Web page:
Men need stories to lead them to create, to build, to conquer, even to survive, and without them the human race would have vanished long ago. Men strive for peace, but it is their enemies that give them strength, and I think if man no longer had enemies, he would have to invent them, for his strength only grows from struggle.
Long ago, before the Indians who live here now, there were other people. Perhaps they went away, or maybe they died or were driven out by these Indians’ ancestors, but they are gone. yet sometimes I am not sure they are gone. I think sometimes their spirits are still around, in the land they loved.
Each people has its gods, or the spirits in which they believe. It may be their god is the same as ours, only clothed in different stories, different ideas, but a god can only be strong, Hannes, if he is worshipped, and the gods of those ancient people are lonesome gods now.
They are out there in the desert and mountains, and perhaps their strength has waned because nobody lights fires on their altars anymore. but they are there, Hannes, and sometimes I think they know me and remember me.
It is a foolish little idea of my own, but in my own way I pay them respect.
Sometimes, when crossing a pass in the mountains, one will see a pile of loose stones, even several piles. Foolish people have dug into them, thinking treasure is buried there. It is a stupid idea, to think a treasure would be marked so obviously.
It is an old custom of these people to pick up a stone and toss it on the pile. Perhaps it is a symbolical lightening of the load they carry, perhaps a small offering to the gods of the trails. I never fail to toss a stone on the pile, Hannes. In my own way, it is a small offering to those lonesome gods. A man told me they do the same thing in Tibet, and some of our ancient people may have come from there, or near there. Regardless of that, I like to think those ancient gods are out there waiting, and that they are, because of my offerings, a little less lonely.
A broken man. A fiery young woman. Neither one’s heart will come away unscathed.
Juliet Graham fervently counts the days until her twenty-first birthday, when she can claim the inheritance that will grant her the freedom she has always craved and the guardianship of her younger brother. Until then, she is trapped under her aunt Agnes’s domineering will. When forced to accompany the family to a house party at Shaldorn Castle, Juliet’s only objective is to keep to herself. That is, until a chance encounter with a boorish stranger stirs up an unexpected whirlwind of emotions in her. Thrown off-balance, Juliet does the unthinkable: loses her temper and insults the man—who turns out to be her unwilling host, the Duke of Halstead. Fully expecting to be sent away, Juliet is surprised when the brusque and callous duke instead takes an interest in her.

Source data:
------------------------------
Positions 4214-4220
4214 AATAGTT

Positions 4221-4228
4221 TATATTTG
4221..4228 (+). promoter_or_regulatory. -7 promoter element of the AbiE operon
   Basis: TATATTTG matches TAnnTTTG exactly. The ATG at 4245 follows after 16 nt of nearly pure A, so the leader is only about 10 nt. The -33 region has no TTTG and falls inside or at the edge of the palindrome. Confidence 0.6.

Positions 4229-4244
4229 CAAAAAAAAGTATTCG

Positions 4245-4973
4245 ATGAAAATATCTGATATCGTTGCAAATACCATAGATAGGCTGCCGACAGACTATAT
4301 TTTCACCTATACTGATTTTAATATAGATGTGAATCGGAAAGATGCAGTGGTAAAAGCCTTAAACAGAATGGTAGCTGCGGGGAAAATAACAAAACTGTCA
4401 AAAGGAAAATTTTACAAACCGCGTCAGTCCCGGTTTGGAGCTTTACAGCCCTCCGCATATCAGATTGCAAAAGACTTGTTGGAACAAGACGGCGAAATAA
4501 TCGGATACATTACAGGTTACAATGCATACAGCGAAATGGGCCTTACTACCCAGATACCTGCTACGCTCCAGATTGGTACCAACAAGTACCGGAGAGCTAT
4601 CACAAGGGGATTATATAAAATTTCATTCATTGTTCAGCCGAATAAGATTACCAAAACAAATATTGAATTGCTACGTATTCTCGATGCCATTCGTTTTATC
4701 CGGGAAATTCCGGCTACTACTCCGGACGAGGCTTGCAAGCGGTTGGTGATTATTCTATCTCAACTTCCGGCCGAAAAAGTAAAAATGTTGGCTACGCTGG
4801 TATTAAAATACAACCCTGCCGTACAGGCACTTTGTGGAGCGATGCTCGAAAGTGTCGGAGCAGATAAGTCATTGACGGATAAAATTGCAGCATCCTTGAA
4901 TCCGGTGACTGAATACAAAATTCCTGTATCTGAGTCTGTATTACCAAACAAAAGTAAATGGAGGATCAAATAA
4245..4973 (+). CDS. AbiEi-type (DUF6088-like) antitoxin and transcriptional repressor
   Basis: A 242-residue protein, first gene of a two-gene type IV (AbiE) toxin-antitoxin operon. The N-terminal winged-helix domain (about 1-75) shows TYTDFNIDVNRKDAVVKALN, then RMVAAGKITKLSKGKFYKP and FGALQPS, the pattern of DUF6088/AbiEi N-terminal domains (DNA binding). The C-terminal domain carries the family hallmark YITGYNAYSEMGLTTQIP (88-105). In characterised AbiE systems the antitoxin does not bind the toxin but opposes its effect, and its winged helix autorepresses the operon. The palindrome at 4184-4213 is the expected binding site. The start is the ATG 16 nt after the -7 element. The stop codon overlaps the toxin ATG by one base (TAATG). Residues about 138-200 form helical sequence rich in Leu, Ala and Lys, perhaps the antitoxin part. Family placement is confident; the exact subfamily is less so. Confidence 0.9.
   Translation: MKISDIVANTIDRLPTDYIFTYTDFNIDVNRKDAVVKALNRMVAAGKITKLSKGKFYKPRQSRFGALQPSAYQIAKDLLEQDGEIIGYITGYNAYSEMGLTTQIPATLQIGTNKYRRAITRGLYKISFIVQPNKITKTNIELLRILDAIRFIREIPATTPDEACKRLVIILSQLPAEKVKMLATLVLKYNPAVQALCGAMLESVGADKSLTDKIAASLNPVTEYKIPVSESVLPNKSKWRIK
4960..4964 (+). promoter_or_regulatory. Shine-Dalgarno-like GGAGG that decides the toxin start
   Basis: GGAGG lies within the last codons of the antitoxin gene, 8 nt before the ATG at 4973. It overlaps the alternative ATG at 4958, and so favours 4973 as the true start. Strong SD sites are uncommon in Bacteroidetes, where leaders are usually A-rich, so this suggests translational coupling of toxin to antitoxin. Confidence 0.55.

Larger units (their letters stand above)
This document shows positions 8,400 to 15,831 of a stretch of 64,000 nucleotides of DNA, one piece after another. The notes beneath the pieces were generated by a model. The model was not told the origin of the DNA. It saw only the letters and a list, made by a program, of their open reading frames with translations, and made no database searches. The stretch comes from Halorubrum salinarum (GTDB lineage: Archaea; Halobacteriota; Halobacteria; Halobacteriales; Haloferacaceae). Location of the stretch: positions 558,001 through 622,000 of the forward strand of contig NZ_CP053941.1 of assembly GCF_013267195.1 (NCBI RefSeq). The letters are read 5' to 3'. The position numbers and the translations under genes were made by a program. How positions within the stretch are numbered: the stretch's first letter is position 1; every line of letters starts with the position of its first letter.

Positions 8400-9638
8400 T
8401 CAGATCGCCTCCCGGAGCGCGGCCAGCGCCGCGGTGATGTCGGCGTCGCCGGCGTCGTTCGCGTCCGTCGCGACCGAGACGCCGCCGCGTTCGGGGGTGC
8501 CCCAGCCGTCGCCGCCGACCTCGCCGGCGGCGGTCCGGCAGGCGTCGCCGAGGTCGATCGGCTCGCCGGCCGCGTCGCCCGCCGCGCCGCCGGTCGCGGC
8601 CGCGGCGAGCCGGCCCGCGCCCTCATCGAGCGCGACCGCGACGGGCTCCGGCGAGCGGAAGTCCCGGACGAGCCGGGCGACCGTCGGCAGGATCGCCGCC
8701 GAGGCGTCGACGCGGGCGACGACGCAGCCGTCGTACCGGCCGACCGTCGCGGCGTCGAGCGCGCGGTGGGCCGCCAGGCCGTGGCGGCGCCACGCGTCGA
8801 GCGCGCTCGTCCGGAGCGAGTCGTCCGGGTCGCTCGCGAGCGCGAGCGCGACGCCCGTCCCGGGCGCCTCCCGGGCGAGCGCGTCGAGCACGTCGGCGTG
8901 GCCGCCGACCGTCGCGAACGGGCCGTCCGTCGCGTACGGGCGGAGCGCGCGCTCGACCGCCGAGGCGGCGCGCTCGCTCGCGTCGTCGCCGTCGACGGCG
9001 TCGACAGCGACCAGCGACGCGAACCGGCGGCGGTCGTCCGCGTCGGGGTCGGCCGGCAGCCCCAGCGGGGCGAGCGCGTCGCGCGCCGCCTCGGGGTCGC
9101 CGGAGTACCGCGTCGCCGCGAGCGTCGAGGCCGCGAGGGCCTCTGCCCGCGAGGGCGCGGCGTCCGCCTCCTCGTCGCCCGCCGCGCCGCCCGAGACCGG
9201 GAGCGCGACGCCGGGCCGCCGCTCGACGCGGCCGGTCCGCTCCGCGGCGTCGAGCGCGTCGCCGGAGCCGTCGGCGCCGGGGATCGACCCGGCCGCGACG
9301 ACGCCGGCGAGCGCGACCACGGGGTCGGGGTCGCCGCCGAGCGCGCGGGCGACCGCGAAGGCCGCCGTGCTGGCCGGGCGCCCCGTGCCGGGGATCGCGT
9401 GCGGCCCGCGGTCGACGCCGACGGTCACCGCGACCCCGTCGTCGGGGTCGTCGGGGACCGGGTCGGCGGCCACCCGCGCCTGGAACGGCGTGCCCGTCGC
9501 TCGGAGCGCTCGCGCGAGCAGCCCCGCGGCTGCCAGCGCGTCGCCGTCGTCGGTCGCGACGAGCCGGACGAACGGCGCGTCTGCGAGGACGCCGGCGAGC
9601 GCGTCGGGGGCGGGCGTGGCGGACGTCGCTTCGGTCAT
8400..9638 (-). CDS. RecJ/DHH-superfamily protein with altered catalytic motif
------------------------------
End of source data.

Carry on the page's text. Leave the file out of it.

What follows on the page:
Drawn to the duke in unguarded moments, Juliet finds herself more and more intrigued by the man who shuns Society’s rules as completely as she does, and over the next few weeks, their unlikely friendship deepens into a connection neither expected.
But even as Juliet comes to recognize her true feelings, her scheming aunt issues an ultimatum that threatens the future she was just beginning to hope for. Juliet must choose: either break the promise she made to herself years ago, or lose the man who has captured her heart and soul.
Every once in a while, I like to pick up and read Regency-style romance novels. I’m no Austenite by any means, but I do enjoy clearer love stories without confusing ideals and ambiguous morals. Thankfully, many like-minded individuals in this world also think this way.
This particular novel is one of many Regency themed books by Heidi Kimball. I enjoy revisiting this book every once in awhile partially because of the setting and pacing. It isn’t the best romance I’ve ever read, but it has a great setup and happy ending.
Where the Stars Meet the Sea develops really fast. The one criticism I have against Kimball’s writing style is she tells before she shows. Anthony Elhers described visual storytellng this way.